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Lingling-o (Picture from ([1]).

The Lingling-o is used as either an earrings or a necklace pendant by the Igorots living in the northern part of the Philippines. It can also be found in other parts of the country and some parts of the Southeast Asia. The Ifugaos wear them as pendants of necklaces while the Bontoc, Kalinga, and gaddang wear them as earrings. The lingling-o found in the different parts of the Philippines are made of different stones from where they have been found. Some findings of the lingling-o in the northern part of the Philippines date about 2,500 years ago. Among the Igorots, the amulet is empowered and purified before wearing through a ritual that involves washing it with blood.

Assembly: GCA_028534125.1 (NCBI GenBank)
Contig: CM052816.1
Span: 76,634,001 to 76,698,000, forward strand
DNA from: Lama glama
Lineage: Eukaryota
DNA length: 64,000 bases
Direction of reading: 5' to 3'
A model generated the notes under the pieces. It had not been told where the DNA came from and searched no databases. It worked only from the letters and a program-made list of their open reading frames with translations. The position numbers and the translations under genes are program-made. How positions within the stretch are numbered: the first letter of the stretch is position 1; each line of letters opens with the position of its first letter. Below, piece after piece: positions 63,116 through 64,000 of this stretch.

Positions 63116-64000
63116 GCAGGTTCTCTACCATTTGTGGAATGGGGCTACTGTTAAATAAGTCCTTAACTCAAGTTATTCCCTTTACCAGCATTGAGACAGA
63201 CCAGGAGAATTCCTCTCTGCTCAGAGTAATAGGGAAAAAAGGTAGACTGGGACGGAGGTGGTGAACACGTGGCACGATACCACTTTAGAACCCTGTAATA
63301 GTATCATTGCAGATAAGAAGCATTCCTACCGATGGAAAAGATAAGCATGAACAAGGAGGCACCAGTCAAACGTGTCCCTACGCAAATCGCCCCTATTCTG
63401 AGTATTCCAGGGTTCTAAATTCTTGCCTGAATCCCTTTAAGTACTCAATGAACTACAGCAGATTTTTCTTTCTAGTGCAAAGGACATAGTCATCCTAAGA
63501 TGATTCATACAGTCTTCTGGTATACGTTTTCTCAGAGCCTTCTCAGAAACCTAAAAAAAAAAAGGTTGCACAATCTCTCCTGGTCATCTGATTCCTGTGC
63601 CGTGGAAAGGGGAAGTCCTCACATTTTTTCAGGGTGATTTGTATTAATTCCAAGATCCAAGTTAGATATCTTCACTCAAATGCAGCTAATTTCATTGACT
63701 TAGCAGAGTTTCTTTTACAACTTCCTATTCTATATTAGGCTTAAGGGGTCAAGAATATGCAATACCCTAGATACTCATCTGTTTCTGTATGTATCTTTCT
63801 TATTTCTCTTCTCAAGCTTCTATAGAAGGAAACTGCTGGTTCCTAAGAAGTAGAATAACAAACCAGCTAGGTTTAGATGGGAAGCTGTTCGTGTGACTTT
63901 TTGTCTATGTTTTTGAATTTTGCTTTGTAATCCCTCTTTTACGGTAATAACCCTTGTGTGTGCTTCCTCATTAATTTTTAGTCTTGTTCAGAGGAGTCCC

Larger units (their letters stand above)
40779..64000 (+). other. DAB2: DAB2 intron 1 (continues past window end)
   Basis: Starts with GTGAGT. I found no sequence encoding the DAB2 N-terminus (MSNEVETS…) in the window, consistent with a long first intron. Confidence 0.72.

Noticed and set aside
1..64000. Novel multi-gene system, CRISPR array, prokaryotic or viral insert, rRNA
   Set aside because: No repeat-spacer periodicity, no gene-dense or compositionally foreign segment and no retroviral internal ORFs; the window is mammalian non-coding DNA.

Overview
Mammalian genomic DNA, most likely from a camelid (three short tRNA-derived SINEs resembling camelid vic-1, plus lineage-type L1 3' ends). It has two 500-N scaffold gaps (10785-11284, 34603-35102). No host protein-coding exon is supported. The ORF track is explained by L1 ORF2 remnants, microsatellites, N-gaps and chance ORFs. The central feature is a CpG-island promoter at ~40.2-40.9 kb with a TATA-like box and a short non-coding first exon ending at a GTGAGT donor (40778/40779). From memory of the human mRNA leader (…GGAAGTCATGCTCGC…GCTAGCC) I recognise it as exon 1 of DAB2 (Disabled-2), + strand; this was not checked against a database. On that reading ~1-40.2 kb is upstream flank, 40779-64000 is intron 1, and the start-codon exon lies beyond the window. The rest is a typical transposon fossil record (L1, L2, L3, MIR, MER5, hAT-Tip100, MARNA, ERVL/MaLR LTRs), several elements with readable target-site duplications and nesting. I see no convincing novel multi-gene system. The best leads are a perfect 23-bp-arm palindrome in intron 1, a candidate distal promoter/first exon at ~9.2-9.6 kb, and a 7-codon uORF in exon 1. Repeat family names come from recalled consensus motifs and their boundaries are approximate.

The lingling-o worn by the Ifugao, Bontoc and Kalinga in the mountains of Cordillera are mostly made of gold. This has been considered as a very valuable piece and often used as a gift for weddings. Other lingling-o are made of silver and copper. In some places it is made of jade, shell, clay or stone. The material used in making of the lingling-o is a sign of its owners social status.


The shape of the lingling-o is round and has a slit on the middle for the ear. It has two heads similar to the head of an animal. Strings are attached on it when used as a pendant.


The lingling-o is commonly used as an ornament. According to the local beliefs, lingling-o has supernatural powers that brings luck and improves the owner's fertility. It is also believed that anitos reside in this item.


The possession of lingling-o symbolizes the social status of its bearer. Even in the recent years, the lingling-o has become a symbol of pride worn by the youth of the mountain-dwelling people. The hole at the center of the lingling-o resembles to an outline of an embryo with umbilical cord which is believed to signify to fertility.




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